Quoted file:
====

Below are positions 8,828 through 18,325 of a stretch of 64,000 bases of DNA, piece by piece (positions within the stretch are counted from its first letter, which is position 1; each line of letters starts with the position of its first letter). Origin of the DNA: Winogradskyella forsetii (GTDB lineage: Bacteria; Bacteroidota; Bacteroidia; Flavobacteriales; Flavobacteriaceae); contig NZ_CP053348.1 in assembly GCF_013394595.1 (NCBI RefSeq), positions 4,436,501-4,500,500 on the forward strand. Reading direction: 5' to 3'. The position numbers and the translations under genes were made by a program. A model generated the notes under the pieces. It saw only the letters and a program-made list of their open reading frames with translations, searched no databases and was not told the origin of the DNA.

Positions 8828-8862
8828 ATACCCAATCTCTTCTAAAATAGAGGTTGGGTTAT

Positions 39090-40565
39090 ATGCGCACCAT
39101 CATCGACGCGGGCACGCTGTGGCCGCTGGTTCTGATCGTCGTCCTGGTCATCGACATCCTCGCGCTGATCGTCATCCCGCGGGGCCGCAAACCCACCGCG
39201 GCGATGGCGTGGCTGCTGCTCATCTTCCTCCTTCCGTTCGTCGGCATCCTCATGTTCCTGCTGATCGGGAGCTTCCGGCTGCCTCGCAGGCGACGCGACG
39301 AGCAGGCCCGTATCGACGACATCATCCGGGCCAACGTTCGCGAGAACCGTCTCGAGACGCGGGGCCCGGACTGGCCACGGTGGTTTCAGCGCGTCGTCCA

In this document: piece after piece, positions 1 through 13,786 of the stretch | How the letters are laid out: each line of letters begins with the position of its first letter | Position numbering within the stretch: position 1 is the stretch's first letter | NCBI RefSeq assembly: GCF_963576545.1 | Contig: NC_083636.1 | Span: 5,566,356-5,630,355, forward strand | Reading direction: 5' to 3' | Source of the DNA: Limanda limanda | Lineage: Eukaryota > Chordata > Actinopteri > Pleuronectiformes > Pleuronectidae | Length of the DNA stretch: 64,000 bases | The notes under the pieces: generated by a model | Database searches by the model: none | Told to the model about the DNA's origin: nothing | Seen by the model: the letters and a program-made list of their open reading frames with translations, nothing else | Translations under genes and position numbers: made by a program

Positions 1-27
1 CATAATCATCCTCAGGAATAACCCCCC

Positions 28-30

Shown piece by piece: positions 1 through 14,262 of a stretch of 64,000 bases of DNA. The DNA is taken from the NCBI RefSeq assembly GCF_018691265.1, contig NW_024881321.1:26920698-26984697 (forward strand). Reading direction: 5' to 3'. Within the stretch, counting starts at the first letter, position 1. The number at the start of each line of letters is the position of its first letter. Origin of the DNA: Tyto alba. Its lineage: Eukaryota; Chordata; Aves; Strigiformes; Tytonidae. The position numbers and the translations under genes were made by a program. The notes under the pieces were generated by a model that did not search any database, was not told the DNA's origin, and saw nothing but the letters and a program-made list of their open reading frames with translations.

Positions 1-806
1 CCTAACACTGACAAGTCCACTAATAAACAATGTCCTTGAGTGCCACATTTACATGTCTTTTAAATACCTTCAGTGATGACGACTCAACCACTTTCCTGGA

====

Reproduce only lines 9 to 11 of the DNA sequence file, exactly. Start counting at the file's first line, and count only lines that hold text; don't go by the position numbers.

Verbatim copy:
In this document: piece after piece, positions 1 through 13,786 of the stretch | How the letters are laid out: each line of letters begins with the position of its first letter | Position numbering within the stretch: position 1 is the stretch's first letter | NCBI RefSeq assembly: GCF_963576545.1 | Contig: NC_083636.1 | Span: 5,566,356-5,630,355, forward strand | Reading direction: 5' to 3' | Source of the DNA: Limanda limanda | Lineage: Eukaryota > Chordata > Actinopteri > Pleuronectiformes > Pleuronectidae | Length of the DNA stretch: 64,000 bases | The notes under the pieces: generated by a model | Database searches by the model: none | Told to the model about the DNA's origin: nothing | Seen by the model: the letters and a program-made list of their open reading frames with translations, nothing else | Translations under genes and position numbers: made by a program

Positions 1-27
1 CATAATCATCCTCAGGAATAACCCCCC